The new FCA Consumer Duty (Duty) will come into force on 31 July 2023. The Financial Conduct Authority FCA intend the new Duty to increase levels of consumer protection in retail financial services markets whilst aiming to increase competition and promote a healthy environment for firms to thrive. Although the FCA believe there is good behavioural and cultural practices within firms they do not believe this is consistent and sufficiently prioritised to ensure consumers always get the best outcomes. The new Duty will not be a tick-box exercise or be about introducing new process and paperwork but about cultural change within FCA regulated firms. This means that motor retailers need to take action now to ensure they are compliant with the new Duty.

What is the Consumer Duty

The Consumer Duty will be made up of three elements:

  • A new FCA Principle
  • 3 Cross Cutting Rules
  • 4 Consumer Outcomes

The new FCA Principle

The FCA currently has 11 Principles that act as an overriding framework for how firms should behave and operate in the financial services market. Many of you will be already familiar with FCA Principle 6 that states - 'A firm must pay due regard to the interests of its customers and treat them fairly'. There are other Principles that talk about integrity and acting with due diligence.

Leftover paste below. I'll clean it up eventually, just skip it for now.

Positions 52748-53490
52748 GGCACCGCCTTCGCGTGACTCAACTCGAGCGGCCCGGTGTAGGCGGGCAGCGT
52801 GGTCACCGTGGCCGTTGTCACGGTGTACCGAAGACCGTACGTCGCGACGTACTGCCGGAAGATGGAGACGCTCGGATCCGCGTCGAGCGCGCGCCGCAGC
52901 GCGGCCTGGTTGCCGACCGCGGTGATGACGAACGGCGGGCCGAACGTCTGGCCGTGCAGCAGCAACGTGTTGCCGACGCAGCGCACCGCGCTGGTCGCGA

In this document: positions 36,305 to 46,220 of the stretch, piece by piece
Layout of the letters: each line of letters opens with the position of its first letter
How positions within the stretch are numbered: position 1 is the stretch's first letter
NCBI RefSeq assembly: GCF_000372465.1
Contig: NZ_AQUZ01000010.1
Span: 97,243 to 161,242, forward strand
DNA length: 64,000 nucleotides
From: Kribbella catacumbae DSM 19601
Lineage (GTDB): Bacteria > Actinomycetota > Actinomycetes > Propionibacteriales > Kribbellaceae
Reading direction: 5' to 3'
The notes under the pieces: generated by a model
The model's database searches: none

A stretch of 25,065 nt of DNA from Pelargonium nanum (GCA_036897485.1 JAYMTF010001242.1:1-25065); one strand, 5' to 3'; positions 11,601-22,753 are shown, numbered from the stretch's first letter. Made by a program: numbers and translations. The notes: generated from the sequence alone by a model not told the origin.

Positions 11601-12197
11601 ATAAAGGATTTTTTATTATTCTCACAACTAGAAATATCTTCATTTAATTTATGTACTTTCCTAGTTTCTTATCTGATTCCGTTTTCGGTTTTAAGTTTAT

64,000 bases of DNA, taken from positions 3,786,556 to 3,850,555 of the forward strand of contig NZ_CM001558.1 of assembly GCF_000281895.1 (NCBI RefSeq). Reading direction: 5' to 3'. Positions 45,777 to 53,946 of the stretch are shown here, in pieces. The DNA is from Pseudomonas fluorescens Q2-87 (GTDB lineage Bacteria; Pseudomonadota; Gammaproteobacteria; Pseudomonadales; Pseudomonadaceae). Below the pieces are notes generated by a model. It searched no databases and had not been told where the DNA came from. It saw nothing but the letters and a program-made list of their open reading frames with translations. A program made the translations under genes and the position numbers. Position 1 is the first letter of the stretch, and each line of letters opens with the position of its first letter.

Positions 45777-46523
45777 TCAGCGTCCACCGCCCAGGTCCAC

The Consumer Duty will add a new 12th Principle which will read – ‘A Consumer must act to deliver good outcomes for retail customers’.

Cross Cutting Rules

To support the Principle there will be 3 broad Cross Cutting rules:

  1. 1. Take reasonable steps to avoid causing foreseeable harm to customers
  2. 2. Take reasonable steps to enable customers to pursue their financial objectives
  3. 3. Act in good faith

These rules are very broad and high level. The rules do not dictate exactly how a firm should comply with the rules and instead allows them to decide how best to achieve this by taking reasonable steps.

Consumer Outcomes

The aim of the Consumer Duty is to ensure consumers receive good outcomes when acquiring a financial service and receive the right level of support and information during the whole customer journey. The 4 Outcomes are

  1. 1. Products and Service
  2. 2. Price and Value
  3. 3. Customer Understanding
  4. 4. Customer Support

What does the Duty mean for Motor Retailers?

The Consumer Duty is about cultural change in firms that puts the customer at the heart of the business. It will build on the existing ‘Treating Customers Fairly’ Principle, but it will be far more wide reaching and encompassing. The Cross-Cutting rules are high level and not specific, allowing for interpretation and flexibility in how individual firms implement them. The focus will be on what an individual customer needs and wants. It will be about ensuring that: -

  • the products you sell are fit for purpose and meets the customers needs.
  • customers have all the information they need, in a format they can understand and digest, to make an informed decision when buying a financial product.